Rapid Reaction: Looking to the first round vs. Denver

Not so suck the wind out of Christian Eyenga's Lakers debut, but the Bold Play of Thursday's Game came before it started, when Kobe Bryant decided to sit it out, passing on a chance to beat out Kevin Durant for this year's scoring title.

Nor is a lot of analysis from Thursday's 113-96 loss required. With Bryant, Pau Gasol, Andrew Bynum, Metta World Peace, and Matt Barnes in street clothes, the Lakers aren't very good. Not exactly a shock.

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Arron Afflalo's ability to contain Kobe Bryant will be a major factor in the first round.

So instead of breaking down a meaningless loss in a meaningless game, let's look ahead to L.A.'s first round opponent, the Denver Nuggets.

George Karl's crew comes into Sunday's Game 1 (12:30 pm PT, ABC) as one of the West's hottest teams, going 11-4 over their last 15, including four straight victories to end the season. At 18-15, they sport the NBA's fifth best road record, and at +2.9 have a better average point differential than the Lakers. In short, they're a sturdy first round matchup for a shorthanded Lakers squad, one with no stars but scads of B-level talent.

Denver started 14-5 before injuries took them off the rails, and while not completely healthy -- forward Wilson Chandler is done for the year, as is guard Rudy Fernandez -- they should not be taken lightly.

Here's a primer on the Lakers' opening round matchup ...

SEASON SERIES - Lakers 3-1.

1. Lakers 92, Denver 89 (Dec. 31, Staples Center): In Bynum's first game of the season, the Lakers squeak out a win. Drew pops off for 30, while Bryant and Gasol each score 17.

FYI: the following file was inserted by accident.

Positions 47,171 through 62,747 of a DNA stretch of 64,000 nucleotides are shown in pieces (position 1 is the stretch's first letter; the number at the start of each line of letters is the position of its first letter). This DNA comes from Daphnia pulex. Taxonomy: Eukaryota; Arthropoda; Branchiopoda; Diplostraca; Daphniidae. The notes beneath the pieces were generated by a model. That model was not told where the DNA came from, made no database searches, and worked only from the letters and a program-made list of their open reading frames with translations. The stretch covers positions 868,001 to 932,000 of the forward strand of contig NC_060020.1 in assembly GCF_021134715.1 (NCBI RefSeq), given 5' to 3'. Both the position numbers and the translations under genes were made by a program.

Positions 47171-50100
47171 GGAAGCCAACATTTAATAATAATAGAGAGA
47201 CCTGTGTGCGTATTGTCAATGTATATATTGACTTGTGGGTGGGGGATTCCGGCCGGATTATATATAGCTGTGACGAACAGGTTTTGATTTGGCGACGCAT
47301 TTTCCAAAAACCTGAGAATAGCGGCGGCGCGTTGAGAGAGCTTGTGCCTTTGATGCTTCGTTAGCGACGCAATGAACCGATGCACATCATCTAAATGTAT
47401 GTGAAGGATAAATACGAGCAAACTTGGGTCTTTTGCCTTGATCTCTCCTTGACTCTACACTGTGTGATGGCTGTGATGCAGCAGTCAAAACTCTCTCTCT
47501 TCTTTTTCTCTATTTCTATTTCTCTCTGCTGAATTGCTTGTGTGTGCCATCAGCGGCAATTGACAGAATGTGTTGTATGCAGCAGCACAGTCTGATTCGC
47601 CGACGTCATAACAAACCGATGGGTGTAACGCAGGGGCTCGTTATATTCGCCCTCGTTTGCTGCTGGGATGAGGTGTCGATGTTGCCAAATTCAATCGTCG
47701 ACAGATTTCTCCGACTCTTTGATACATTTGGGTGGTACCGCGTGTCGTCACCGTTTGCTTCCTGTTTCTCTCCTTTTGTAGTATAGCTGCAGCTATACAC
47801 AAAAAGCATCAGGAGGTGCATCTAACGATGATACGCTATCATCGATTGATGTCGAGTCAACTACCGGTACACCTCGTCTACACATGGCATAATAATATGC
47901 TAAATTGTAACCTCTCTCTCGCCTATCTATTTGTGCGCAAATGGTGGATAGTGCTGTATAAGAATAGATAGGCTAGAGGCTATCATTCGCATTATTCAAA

2. Denver 99, Lakers 90 (Jan. 1, Pepsi Center): Kobe goes 6-of-28 from the floor, while six Nuggets score in double figures as Denver takes their half of the home-and-home.

3. Lakers 93, Denver 89 (Feb. 3, Pepsi Center): Bryant was only 7-for-23, but spread around nine assists. Bynum hit 10 of his 13 FGA's, as the Lakers held on to the ball (11 turnovers) and won the glass battle, 47-40.

4. Lakers 103, Denver 97 (April 13, Staples Center): Bynum went for 30/8 with three blocks as the Lakers raced to an early 11-point lead, beating Denver without Bryant in the lineup.

SEASON STATS (through Wednesday's games)-

Offensive Efficiency - Lakers 103.4 (10th), Nuggets 106.1 (3rd)

Defensive Efficiency- Lakers 101.4 (12th), Nuggets 103.4 (20th)

Pace (possessions per game) - Lakers 92.9 (20th), Nuggets 96.6 (2nd)

Rebound Rate (percentage of shots a team rebounds) - Lakers 53.1 (2nd), Nuggets 51.5 (4th)

Turnover Percentage (turnovers per 100 plays) - Lakers 14.2 (19th), Nuggets 14.1 (18th)


1. Transition offense. Via Synergy, in transition possessions Denver is the NBA's third best team measured by points per play, at 1.205. Moreover, they push relentlessly. No team in the league has had more transition opportunities than the Nuggets, by a healthy margin of over 100 possessions. While Denver isn't a strong defensive squad, they do force turnovers (7th in defensive TOV%) and are solid on their own glass (9th in DRB%, only .08 percent behind L.A.), two keys in fueling an effective running game. The Lakers, meanwhile, grade out as the 25th ranked team defensively in transition, at 1.171 points per play.

You can see where this could be problematic.

2. Arron Afflalo is a credible defender against Kobe Bryant. In three games this season, Kobe has shot 27.5 percent from the floor. Two of them came early, when he was still fighting through his wrist injury, but last year Bryant was only 39.2 percent in three games. Obviously not all of that can be attributed to Afflalo, but the Centennial High/UCLA product has had some good success against Bryant in the past ... though explaining why isn't necessarily easy. Afflalo is a very hard worker on that side of the floor, but whether based on Synergy numbers or 82Games.com doesn't rate out as an effective defender. Denver has actually been better without him on the floor.

Measuring individual performance on ordinary-or-worse defensive squads can be tough, so it's possible Afflalo is being penalized by poor teammates. It's also possible he's just been a little lucky against Bryant. Still, the evidence is in his favor as he's tended to do solid work marking 24. Karl also has a strong defender in Corey Brewer at his disposal, and just for kicks might even throw super-energetic rookie forward Kenneth Faried at Bryant from time to time, just to change the look and make him face more size.